Statewide school bus driver shortage may cause school transportation disruptions
Guest Editorial by the New York Association for Pupil Transportation
The New York Association for Pupil Transportation (NYAPT) is reminding drivers to be extra careful this year as school districts begin to reopen across the state. NYAPT is also alerting parents and caregivers that there could be disruptions to school transportation this year, as school districts continue to face an unprecedented shortage in school bus drivers driven by the ongoing demand for workers across the state.
According to a statewide survey of school bus drivers conducted by NYAPT, an estimated 50,000 motorists in New York illegally pass stopped school buses every day school is in session – endangering students and putting their lives at risk.
“Providing New York’s school-age children a safe school bus ride to and from school each day is our top priority, and we urge all drivers to do their part and be extra cautious as schools reopen,” said NYAPT President and Transportation Director at Coxsackie-Athens School District Ted Nugent. “We are asking drivers to avoid distractions while driving, be aware that school buses are back on the roads, and to always stop when they see those red lights flashing on a school bus because students’ lives depend on it.”
New York state vehicle and traffic law requires all vehicles to come to a full stop when approaching a school bus stopped with red lights flashing. Red flashing lights indicate that a child is either boarding or disembarking a school bus. New York state law prohibits the passing of a school bus that is stopped with red lights flashing regardless of your direction of travel, even if there is a multi-lane or divided highway.
Penalties for a first-time offense include a fine from $250 to $400, five points on your license and the possibility of 30 days in jail. A second conviction within three years will result in a $600 to $750 fine and up to 180 days in jail; while three or more convictions will result in a fine from $750 to $1,000, mandatory revocation of your driver’s license, and up to 180 days in jail.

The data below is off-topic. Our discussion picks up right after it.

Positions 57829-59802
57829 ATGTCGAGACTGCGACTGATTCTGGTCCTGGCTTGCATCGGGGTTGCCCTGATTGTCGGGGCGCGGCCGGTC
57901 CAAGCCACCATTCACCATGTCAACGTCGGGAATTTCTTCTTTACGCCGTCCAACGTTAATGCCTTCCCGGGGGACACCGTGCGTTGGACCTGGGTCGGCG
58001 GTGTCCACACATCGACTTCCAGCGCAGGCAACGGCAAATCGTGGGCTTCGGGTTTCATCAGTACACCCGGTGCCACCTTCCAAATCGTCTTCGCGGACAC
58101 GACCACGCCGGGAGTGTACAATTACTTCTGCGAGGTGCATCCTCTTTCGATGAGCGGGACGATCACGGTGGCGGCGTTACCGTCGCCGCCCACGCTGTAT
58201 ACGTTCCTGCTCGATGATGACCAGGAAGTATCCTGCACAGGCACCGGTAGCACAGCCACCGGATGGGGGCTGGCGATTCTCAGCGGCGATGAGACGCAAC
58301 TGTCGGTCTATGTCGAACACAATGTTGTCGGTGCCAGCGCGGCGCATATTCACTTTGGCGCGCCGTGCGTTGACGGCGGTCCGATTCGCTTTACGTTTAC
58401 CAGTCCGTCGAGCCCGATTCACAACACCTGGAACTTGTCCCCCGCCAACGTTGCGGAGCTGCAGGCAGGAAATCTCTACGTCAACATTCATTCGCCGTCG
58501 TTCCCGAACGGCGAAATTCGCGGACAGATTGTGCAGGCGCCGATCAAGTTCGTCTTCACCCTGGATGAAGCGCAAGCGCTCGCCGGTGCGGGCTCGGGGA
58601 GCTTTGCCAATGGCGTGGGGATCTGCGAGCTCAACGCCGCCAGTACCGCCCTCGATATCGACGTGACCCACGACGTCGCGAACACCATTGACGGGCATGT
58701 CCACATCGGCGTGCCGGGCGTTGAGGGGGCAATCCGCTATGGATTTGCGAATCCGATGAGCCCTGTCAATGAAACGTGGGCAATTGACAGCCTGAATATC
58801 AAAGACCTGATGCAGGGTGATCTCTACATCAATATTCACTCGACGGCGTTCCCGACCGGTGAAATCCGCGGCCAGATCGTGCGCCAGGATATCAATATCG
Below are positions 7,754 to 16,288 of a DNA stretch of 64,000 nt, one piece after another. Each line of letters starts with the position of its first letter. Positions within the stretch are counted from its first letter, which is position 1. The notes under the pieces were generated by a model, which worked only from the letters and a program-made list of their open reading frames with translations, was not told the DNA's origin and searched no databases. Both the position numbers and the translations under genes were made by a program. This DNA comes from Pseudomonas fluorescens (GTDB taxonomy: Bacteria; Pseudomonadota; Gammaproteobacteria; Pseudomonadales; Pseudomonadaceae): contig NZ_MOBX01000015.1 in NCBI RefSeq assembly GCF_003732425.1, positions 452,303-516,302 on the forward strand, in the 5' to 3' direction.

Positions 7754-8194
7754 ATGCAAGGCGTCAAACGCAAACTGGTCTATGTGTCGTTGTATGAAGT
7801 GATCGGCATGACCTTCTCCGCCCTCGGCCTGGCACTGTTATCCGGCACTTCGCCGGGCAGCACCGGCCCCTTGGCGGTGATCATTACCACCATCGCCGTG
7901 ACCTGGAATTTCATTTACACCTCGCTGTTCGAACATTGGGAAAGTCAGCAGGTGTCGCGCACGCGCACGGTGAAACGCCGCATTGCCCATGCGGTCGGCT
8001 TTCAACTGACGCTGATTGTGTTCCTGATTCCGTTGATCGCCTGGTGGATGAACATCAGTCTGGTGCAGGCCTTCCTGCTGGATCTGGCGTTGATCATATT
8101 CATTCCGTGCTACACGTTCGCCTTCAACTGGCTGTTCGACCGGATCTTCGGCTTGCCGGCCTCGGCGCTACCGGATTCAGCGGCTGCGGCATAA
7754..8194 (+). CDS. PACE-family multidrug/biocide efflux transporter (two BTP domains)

NYAPT Executive Director David Christopher said, “Riding a school bus is the safest way for a student to get to and from school each day, and we hope drivers across the state will do their part to keep it that way.”
NYAPT is also alerting parents and caregivers that the New York school transportation industry, like many other school transportation providers across the country, is still experiencing some levels of shortage in school bus driver staffing. A recent survey of NYAPT membership indicates 60% of respondents need to hire more school bus driving staff.
“While Gov. Hochul and the Legislature have made important policy changes to assist schools with recruiting and retaining school bus drivers, many school transportation departments are still struggling to address the driver shortage problem,” NYAPT Executive Director Dave Christopher said. “We ask that parents and caregivers who experience delays in school bus service, or have transportation routes temporarily eliminated due to lack of drivers, be patient and have backup plans for transporting their children to and from school.”
NYAPT also asks that everyone please be patient with their school transportation personnel who might be feeling the pressures of providing transportation services with limited resources.
Finally, NYAPT is urging people who are looking for a rewarding part-time job to consider applying to become a school bus driver. The job has many benefits such as a flexible schedule, competitive hourly pay, employer-provided health insurance, the ability to be home with your school-age children when schools are closed, and in many cases a generous benefits package.
Contact your local school district or private school transportation provider to find out more about becoming a school bus driver.
The New York Association for Pupil Transportation (NYAPT) is a statewide organization dedicated to the support, development and representation of school transportation professionals who are responsible for the safe and efficient transportation of more than 2.3 million school children across New York state. Visit nyapt.org.